How well agents are trained. Poorly trained agents will take longer to respond.
The systems and tools that are in place. The better the system for actioning and handling support tickets, the faster the reaction time. For instance, you ideally want a system that lets you prioritize, group, and assign messages based on specific tags. This could mean tagging emails as high priority if they contain the word “glitch” or low priority if they contain the word “feature request.”
Customer support volume KPIs
Ticket volume is the total tickets received for a specific period. It provides insights into the current demand placed on your support team, trends, and other underlying issues. For instance, if ticket volumes continuously increase month-on-month with your team feeling swamped, it may be time to hire new agents.
Similarly, high ticket volumes around a specific topic are worth keeping tabs on and investigating. If the topic is your product, it may indicate a product issue that needs fixing. Finally, fluctuating ticket volumes at certain times of the day or days of the year helps you identify busier and slower periods, so you can adjust support shifts to meet demand.
The resolution rate is the percentage of support tickets resolved from those assigned to a specific department or person. It provides a good indication of your team’s efficiency in resolving customer requests.
To calculate the resolution rate, use this formula:
Solved Requests / Received Requests x 100
For example, if Jim was assigned 100 requests in a month and resolved 60, his resolution rate would be 60%.
The resolution rate should be viewed within the context of the number of reopened tickets because, on its own, it can paint an incomplete picture. For example, you may find that someone with a high resolution rate has subsequently reopened many of the closed tickets.
Escalation rate is the percentage of tickets escalated to someone else like a senior manager or another support tier. It’s a valuable KPI for telling you how many support tickets could not be resolved by your first line of support. Ideally, you want to keep your escalation rate to 0.
Calculate the escalation rate using this formula:
Tickets escalated from the first line of support/total tickets.
Conversations handled by rep
Conversations handled by a rep are simply the number of conversations or interactions each support agent handles within a specified time frame, usually a day.
Tracking this metric provides a good gauge of agent workload so you can identify overworked agents that may need backup. For instance, you can redirect or reassign tickets of overloaded agents to others with more capacity.
Total breaches measure the total support tickets that didn’t meet service level agreements (SLAs). For example, suppose your company policy is to respond to all customer complaints within 24 hours, and out of 100 complaints, you do this 60 times. In that case, you’re in breach of your SLAs 40% of the time. Use this metric to make sure you’re meeting your SLAs.
Replies to resolve
Replies to resolve measures how many responses it takes to resolve an issue and close a ticket. A lower number suggests less back and forth and that your team is more efficient at resolving issues.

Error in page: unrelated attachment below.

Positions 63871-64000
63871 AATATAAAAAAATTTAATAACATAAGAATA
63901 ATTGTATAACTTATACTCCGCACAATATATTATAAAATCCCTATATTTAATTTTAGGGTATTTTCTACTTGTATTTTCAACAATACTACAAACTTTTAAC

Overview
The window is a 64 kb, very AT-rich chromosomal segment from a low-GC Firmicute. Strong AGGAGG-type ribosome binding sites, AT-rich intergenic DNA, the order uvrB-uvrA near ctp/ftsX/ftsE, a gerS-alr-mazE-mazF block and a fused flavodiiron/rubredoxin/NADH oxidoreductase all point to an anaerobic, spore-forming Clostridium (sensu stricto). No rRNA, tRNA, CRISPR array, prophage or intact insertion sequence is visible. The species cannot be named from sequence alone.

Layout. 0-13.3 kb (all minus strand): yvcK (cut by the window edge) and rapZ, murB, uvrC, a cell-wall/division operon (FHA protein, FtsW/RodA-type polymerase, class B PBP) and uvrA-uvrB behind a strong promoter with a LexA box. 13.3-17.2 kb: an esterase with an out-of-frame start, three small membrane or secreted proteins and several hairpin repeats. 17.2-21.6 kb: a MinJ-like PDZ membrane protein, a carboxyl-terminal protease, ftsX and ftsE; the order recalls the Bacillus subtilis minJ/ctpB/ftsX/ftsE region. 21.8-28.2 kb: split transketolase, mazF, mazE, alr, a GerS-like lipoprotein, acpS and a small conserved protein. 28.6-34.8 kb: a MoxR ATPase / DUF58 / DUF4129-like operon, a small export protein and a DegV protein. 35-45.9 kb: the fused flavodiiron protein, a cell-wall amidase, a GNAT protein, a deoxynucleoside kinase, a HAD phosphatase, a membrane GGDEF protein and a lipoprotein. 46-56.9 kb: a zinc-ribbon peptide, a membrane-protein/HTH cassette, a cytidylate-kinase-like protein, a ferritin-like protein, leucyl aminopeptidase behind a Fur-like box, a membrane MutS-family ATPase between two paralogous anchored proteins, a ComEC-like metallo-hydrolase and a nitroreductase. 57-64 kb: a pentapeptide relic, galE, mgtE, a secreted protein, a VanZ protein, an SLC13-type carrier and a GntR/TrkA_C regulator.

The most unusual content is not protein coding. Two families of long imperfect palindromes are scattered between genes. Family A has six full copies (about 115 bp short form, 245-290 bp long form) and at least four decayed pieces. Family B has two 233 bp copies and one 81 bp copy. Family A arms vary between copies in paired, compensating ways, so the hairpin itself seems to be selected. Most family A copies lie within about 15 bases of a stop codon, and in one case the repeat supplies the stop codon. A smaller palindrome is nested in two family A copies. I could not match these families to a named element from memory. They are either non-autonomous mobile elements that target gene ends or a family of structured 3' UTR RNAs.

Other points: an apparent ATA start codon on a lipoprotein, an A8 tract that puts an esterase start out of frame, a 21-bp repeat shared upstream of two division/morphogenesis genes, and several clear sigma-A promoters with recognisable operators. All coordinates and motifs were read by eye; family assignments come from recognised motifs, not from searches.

Replies to resolve are influenced by numerous factors, including:
The complexity of the problem. More complex issues may require more input, questions, and back and forth emails.
The agent’s knowledge and ability. Some agents may lack the training to resolve the issue on the first or second contact.
Your customer support system or lack thereof. Maybe the system makes it hard to assign messages to others or doesn’t provide a complete history of client information everyone can access. When messages are reassigned, new agents cannot see any prior client interaction. They now need to reach out to the customer in yet another email exchange to ask questions the customer may have already asked.
Customer support service quality KPIs
Customer satisfaction (CSAT)
CSAT measures a customer’s happiness with a company’s products or services. To determine satisfaction levels, organizations will usually send surveys immediately after a customer interacts with an agent.
Surveys usually include multiple questions with customers rating their experience on a scale. For example, you can ask customers to rate an agent’s effectiveness on a scale of 1 to 5 (one is “very poor,” and 5 is “very good.")
Pay careful attention to low scores and follow-up to determine why customers are dissatisfied.
Customer effort score (CES)
CES measures the effort a customer has to put in to resolve their issue. The score will depend on many factors, including:
How much time the customer spent trying to resolve the issue. Did the customer spend a lot of time explaining the problem to your agent?
How easy it was to find the information or answers they needed. Did the customer have to sift through endless FAQs and knowledge base articles? Was your support center easy to reach? Were contact details readily available online? Was the customer placed on hold for a long time?
How many back and forth emails or interactions occurred to resolve the issue.
You can determine your CES score in a similar way to your CSAT score. Send a survey asking customers to rate how easy your company made it to resolve their issue.